by Robert Lieberman (dir)
Review by Ernest Lilley
Sci-Fi Channel Media ISBN/ITEM#: 0553262505
Date: December 2004 List Price - Amazon US / Amazon UK / Show Official Info /
Official Site: Earthsea
IMDB Entry: tt0407384
Directed by Robert Lieberman
Writing credits: Ursula K. Le Guin (novel) Gavin Scott (script)
Cast: Shawn Ashmore .... Ged / Kristin Kreuk .... Tenar / Isabella Rossellini .... High Priestess Thar / Danny Glover .... Ogion / Sebastian Roch? .... King Tygath / Chris Gauthier .... Vetch / Jennifer Calvert .... Kossil / Mark Hildreth .... Jasper / Alan Scarfe .... Archmagus / Alessandro Juliani .... Skiorch / John Tench .... General Doar / Heather Laura Gray .... Penelope / Erin Karpluk .... Diana / Dave 'Squatch' Ward .... Dunain / Mark Acheson .... Gebbeth
If you don't know the story of Earthsea, you're in luck. At least you won't be confused by the choices made in the Sci-Fi Channel's latest book adaptation, and without that dissonance, you stand an excellent chance of really enjoying it. The rest of us will be taking deep breaths and trying to let go of what we'd wanted for Christmas. It's not like no one has made a faithful book adaptation in a movie. Look at the Harry Potter films for instance. And it's not as though the Sci-Fi Channel can't do anything right...their Dune miniseries was a considerable improvement on the original film. IMHO. But condensing the three book saga into two movies is more dehydration than the story can stand. And everybody is too clean and pretty for the kind of world they're supposed to live in besides. Harrumph. Well, the sets are great, the scenery is nice...but the dialog makes you want to run to a bookshelf to see where they went wrong, for they went very, very wrong. If you've read the books, you'll be surprised to find that the central character Ged/Sparrowhawk has had his names reversed. His "truename", the name that holds magical power and his true nature is Ged in the book, and his common name is Sparrowhawk. In the movie, it's the other way round. Does that really matter much? Maybe not. But why?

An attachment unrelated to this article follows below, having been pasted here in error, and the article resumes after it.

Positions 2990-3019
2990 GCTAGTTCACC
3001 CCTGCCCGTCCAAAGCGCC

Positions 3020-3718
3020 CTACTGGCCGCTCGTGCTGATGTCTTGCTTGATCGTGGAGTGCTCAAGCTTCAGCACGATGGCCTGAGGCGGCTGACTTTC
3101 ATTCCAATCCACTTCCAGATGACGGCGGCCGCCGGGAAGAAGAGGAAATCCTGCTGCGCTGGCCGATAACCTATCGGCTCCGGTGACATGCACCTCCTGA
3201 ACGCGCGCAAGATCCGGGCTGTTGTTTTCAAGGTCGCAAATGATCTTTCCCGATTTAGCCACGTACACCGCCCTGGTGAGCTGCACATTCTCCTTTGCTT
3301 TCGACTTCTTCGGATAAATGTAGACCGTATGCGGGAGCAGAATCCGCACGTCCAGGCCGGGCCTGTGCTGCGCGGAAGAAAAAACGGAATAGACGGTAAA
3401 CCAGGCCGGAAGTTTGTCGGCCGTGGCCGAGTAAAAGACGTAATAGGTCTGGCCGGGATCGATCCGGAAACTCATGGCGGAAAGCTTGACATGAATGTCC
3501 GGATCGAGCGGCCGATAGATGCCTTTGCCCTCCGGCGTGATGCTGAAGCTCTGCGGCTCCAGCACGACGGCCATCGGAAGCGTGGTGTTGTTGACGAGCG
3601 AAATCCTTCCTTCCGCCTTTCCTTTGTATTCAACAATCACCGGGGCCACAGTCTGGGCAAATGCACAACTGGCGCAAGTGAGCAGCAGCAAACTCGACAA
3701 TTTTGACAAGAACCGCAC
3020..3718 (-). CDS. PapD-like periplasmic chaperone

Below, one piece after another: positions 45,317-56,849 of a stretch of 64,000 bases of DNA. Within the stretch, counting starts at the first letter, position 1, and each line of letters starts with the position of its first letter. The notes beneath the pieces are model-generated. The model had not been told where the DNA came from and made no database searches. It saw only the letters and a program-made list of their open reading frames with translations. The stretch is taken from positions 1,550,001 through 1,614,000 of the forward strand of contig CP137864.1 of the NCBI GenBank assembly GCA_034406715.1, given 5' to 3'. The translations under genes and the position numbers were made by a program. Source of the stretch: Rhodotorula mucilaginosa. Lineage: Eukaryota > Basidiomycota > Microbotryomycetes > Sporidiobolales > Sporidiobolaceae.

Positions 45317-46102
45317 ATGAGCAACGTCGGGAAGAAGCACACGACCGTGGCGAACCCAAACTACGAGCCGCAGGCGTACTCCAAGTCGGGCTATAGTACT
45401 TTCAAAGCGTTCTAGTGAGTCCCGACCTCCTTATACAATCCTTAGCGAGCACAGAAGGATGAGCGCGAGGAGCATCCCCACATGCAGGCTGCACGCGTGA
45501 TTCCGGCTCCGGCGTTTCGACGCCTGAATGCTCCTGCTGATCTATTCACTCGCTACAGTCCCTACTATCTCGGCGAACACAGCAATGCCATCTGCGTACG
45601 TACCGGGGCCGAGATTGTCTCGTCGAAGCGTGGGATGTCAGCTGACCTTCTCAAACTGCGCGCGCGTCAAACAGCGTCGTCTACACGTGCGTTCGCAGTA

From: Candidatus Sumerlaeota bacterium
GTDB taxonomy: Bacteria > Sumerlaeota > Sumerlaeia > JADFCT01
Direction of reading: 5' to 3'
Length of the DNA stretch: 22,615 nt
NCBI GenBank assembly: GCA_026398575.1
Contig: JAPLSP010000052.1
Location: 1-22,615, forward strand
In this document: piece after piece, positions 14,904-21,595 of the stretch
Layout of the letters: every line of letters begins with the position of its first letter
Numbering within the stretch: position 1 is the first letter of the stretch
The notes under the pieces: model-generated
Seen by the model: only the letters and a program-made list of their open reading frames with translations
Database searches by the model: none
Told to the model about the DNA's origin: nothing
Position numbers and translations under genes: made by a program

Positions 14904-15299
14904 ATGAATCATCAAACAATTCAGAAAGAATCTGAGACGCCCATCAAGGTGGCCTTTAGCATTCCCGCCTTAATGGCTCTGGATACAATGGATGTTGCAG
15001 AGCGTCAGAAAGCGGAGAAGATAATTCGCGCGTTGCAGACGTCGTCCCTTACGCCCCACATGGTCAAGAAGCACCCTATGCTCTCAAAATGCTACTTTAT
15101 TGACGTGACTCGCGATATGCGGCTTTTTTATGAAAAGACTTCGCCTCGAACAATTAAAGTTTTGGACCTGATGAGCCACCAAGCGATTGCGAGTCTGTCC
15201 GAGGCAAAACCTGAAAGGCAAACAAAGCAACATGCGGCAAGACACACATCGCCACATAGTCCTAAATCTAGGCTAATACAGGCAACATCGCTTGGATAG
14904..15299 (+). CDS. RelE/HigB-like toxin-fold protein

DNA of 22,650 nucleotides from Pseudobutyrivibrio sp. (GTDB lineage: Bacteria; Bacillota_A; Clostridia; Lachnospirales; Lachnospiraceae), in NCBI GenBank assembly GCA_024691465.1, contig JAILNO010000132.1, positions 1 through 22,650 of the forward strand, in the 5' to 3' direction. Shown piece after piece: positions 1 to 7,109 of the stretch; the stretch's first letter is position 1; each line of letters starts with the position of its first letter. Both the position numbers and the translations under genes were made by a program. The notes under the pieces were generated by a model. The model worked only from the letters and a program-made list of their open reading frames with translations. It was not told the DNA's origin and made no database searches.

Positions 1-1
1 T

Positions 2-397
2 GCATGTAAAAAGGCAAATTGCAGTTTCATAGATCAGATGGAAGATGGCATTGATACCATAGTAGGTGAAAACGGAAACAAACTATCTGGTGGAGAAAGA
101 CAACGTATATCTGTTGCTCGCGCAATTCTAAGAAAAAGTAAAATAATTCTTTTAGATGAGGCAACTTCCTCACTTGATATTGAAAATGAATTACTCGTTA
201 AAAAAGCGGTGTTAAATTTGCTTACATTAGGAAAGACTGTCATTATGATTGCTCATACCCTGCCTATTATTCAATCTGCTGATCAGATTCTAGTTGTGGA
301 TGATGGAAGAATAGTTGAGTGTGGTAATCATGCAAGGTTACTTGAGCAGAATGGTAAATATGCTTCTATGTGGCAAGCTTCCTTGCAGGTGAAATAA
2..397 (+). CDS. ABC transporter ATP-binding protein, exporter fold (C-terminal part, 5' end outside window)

The standard for LeGuin movie adaptations is the 1980s PBS production of Lathe of Heaven, aired once interrupted by a blackout, and lost for decades. A few years back it became available again on VHS/DVD with a Bill Moyers interview of Ms. LeGuin. Understated, simple special effects, brilliantly performed. Unfortunately there won't be many favorable comparisons made to this piece, which has been too heavily influenced by the Lord of the Rings films.
Time compression is no doubt to blame for much of the change. Instead of going into a waking coma after spending his magical powers saving his village from raiders, he goes over a cliff and drowns, or near enough, only being restored when the wizard Ogion visits his house to find him lying amidst mourners.
It picks up a bit after Ged leaves with Ogion, learning that power isn't something you use just because you have it. That power isn't the end, but the means, and the end is power over oneself. Like Luke Skywalker, who came after him in another universe, Ged is in too much of a hurry to gain his power. Unlike Luke though he unleashes a dark power by accident.
To confuse things a bit, the first two books, Wizard of Earthsea and Tombs of Atuan, are rolled together into one story, shifting back and forth between the two. I'd suspect that going from movie to book would be considerably less jarring than the other way round.
Though Earthsea is only just coming to the screen, it predates other works, and quite possibly has influenced them. The training of Ged at the Wizards school at Roake has a very Hogwarts air to it, and once I got past the dissonance between movie and my wish that the whole thing would move more slowly, I found myself enjoying the whole thing. It's considerably better than having a gebbeth eat you whole, and you can always read the books again.